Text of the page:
European Footprint in North Africa
Europe is investing significant resources in North Africa, especially in security and development. Various European initiatives in the region focus on threats such as mass migration, violent extremist organizations, and socio-economic instability. Since 2004, the Africa-EU partnership allocated €2.7 billion between immediate short-term funding in the event of crises and longer-term support for institutional capacity building in African peace and security.
To deal with mass migration, the European Union (EU) has pledged to spend large sums to mitigate the refugee influx in Europe. The EU has called for greater engagement in Africa. The goal of the European Commission’s External Investment Plan is to leverage up to €44 billion in investment by 2020 and increase external funding to reach up to €123 billion for 2021-2027.
As a result of EU investments in Africa, fewer migrants crossed the Mediterranean in 2018 than the previous year. Spain became the main entry point in 2018 being at around half of Europe’s total arrivals via the Mediterranean. Italy reduced its inflow sharply, mostly via cooperation deals with the government and tribal chiefs in Libya, the main departure point for sea crossings to Italy. However, Italy’s approach wasn’t without controversy.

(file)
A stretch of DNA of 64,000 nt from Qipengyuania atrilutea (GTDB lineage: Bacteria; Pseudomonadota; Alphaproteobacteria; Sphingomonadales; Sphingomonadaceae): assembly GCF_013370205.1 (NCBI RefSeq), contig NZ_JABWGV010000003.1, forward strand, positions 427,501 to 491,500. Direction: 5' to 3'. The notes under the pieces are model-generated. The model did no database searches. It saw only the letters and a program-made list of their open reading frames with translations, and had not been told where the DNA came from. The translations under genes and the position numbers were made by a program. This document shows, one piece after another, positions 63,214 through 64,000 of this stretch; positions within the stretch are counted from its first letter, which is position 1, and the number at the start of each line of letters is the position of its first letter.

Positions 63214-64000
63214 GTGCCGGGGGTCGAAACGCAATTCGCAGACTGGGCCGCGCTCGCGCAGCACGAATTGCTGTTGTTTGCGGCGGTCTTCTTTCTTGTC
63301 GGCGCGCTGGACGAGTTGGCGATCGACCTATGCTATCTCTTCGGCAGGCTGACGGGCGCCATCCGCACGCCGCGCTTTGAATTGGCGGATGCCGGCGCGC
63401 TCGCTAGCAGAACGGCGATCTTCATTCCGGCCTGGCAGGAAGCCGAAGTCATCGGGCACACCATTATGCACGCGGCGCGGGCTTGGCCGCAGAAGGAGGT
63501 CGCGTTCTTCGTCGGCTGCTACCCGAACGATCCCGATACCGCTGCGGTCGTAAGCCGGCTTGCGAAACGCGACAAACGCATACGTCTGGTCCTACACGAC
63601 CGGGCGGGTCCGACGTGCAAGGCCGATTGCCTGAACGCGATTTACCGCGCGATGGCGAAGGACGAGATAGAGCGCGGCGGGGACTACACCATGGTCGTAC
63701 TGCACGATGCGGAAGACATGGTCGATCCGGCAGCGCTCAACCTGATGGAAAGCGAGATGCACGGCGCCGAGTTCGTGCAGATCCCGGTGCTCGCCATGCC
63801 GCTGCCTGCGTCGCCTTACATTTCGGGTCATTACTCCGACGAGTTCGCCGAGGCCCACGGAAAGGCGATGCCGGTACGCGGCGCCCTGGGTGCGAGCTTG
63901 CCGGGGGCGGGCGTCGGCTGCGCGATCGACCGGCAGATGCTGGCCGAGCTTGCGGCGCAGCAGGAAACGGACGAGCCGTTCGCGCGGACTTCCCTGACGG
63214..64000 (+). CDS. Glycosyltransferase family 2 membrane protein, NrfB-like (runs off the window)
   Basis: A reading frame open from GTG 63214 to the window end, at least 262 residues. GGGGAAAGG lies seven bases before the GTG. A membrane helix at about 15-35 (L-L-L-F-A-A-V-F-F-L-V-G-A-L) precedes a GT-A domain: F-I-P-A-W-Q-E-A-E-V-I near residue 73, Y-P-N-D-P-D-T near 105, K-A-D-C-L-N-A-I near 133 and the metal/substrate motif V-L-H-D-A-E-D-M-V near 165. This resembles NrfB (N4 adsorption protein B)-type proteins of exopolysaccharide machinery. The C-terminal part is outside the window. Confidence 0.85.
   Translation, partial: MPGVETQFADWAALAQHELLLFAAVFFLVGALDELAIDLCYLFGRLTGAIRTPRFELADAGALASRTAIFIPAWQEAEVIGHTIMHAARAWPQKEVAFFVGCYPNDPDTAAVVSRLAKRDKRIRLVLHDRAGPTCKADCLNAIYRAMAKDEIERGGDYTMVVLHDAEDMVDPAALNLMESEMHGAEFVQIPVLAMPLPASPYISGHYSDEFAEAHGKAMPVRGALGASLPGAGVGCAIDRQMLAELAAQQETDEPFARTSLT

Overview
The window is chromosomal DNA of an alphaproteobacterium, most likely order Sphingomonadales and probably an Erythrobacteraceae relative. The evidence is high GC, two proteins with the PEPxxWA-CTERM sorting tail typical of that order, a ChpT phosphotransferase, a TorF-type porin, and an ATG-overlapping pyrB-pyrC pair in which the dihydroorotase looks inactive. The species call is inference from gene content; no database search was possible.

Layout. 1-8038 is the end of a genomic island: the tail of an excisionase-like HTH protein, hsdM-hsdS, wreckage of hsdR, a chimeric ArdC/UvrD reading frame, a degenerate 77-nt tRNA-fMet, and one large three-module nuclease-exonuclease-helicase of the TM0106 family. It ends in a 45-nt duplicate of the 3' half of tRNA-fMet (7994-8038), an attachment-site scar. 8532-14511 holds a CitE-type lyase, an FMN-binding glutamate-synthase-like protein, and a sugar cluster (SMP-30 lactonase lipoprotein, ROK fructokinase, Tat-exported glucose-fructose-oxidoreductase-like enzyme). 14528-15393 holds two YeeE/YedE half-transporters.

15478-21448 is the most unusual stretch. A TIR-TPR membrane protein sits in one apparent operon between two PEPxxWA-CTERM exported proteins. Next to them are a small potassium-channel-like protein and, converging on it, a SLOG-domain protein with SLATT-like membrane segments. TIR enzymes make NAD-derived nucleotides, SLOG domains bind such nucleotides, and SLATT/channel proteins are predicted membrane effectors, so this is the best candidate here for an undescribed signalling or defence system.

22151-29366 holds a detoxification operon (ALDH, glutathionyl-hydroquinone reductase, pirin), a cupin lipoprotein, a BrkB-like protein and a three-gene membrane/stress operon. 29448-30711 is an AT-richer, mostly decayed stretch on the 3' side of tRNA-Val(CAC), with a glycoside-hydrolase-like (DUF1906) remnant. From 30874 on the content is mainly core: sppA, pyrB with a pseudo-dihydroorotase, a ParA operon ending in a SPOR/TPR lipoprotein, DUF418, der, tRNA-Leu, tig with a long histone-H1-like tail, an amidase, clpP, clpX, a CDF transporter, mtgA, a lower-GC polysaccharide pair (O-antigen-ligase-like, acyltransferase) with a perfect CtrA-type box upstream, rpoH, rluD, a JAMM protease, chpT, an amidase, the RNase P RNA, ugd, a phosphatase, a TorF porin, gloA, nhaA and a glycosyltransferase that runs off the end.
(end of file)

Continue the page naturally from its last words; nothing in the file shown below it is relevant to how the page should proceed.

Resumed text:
Although Europe has been successful in mitigating the influx of refugees and migrants to its continent, the EU should continue using political, economic and diplomatic tools to bring more cooperation in Africa instead of blocking the influx of people into its territory.
Morocco and Tunisia have prioritized the prevention of attacks and the disruption of terrorist cells. However, they have not paid enough attention to the legal and judicial framework for handling people detained on terrorism charges – or to the wide range of factors that contribute to radicalization.